Main Branch Library (Downtown), 310 N. Tryon St., Charlotte: Robert Creamer is an artist/photographer whose work features photographs created by scanning natural objects such as flowers, leaves and feathers. This class will give you the opportunity to try your hand at this technique. You will create digital art using a scanner and found objects. We will experiment with these objects and see what the results are when we scan them using a flatbed scanner and Photoshop. If you would like to save the artwork you create in class, please bring a disk or money to print out your creations (regular printing fees apply). Bring several interesting objects (leaves, shells, flowers, etc.) that you would like to use in your artwork.
Marion Diehl Rec. Center, 2219 Tyvola Rd., Charlotte, The Marion Diehl Recreation Center opened its doors to the citizens of Charlotte in 1980. It is named in honor of Mr. F. Marion Diehl who served as the Director of Charlotte Parks and recreation Department for many years. The center provides year round recreational programs for persons with or without disabilities.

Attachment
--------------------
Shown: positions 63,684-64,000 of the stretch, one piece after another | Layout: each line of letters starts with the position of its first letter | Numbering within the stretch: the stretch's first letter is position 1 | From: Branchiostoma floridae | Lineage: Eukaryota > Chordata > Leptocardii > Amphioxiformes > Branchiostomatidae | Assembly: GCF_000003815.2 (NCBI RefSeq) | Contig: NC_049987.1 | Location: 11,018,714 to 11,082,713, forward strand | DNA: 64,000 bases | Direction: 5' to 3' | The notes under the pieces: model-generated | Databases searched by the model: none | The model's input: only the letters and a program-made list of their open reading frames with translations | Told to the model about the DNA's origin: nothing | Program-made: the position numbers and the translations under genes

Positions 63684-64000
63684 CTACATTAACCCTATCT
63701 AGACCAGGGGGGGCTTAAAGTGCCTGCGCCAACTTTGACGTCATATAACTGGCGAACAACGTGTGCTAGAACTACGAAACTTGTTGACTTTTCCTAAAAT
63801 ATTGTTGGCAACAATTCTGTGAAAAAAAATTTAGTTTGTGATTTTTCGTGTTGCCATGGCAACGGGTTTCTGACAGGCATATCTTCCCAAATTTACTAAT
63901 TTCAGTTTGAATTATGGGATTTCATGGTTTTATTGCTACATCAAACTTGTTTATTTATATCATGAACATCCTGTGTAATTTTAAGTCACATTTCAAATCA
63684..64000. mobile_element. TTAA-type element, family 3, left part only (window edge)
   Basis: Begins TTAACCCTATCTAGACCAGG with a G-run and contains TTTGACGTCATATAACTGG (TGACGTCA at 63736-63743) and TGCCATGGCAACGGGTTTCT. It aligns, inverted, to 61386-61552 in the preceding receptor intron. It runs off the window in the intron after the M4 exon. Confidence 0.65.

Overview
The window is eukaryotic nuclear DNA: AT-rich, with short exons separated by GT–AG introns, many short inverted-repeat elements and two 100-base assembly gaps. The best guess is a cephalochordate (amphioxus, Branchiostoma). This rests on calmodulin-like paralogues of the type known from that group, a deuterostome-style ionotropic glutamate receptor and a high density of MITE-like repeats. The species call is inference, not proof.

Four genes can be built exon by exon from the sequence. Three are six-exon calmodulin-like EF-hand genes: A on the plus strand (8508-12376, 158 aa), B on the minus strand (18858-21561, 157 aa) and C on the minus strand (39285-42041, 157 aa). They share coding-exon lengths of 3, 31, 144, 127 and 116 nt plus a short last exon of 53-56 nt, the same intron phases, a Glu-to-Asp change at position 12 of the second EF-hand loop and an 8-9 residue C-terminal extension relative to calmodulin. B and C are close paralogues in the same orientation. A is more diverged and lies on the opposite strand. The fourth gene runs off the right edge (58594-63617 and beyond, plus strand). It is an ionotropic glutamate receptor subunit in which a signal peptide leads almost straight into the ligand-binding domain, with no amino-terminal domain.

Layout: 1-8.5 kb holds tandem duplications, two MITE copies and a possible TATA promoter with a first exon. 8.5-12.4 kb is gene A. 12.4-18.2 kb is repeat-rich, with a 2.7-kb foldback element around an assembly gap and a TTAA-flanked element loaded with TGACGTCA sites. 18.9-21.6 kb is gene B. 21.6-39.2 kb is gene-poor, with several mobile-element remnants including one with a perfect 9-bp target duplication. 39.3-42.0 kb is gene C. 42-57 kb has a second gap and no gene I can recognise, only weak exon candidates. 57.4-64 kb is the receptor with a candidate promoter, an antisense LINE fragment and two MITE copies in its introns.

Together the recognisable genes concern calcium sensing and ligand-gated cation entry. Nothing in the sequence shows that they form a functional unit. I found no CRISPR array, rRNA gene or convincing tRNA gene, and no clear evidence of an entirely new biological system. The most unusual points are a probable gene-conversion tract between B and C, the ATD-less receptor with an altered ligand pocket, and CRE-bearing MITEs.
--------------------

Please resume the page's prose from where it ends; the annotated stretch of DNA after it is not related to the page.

Morrison Regional Library, 7015 Morrison Blvd., Charlotte. Anime Club The place for anime lovers old and new! In November, use your Anime & Manga drawing talents to make greeting cards for friends and family.
Mountain Island Library, 4420 Hoyt Galvin Way, Charlotte. Batteries Not Included: Tuneful Tales! We'll break out the instruments and make some of our own to add music and rhythm to a few favorite books.
Plaza-Midwood, 1623 Central Ave., Charlotte. Winter Art Krawl: Holiday in the "Hood" An International Art Event. Our library branch will join the community for a fun night of art, music, and shopping.
South County Regional Library, 5801 Rea Rd., Charlotte. Monthly Stitch-In: A monthly gathering of the needlework kind. All are welcome to bring projects and share ideas and fun. Meets the third Tuesday of every month in the Community Room.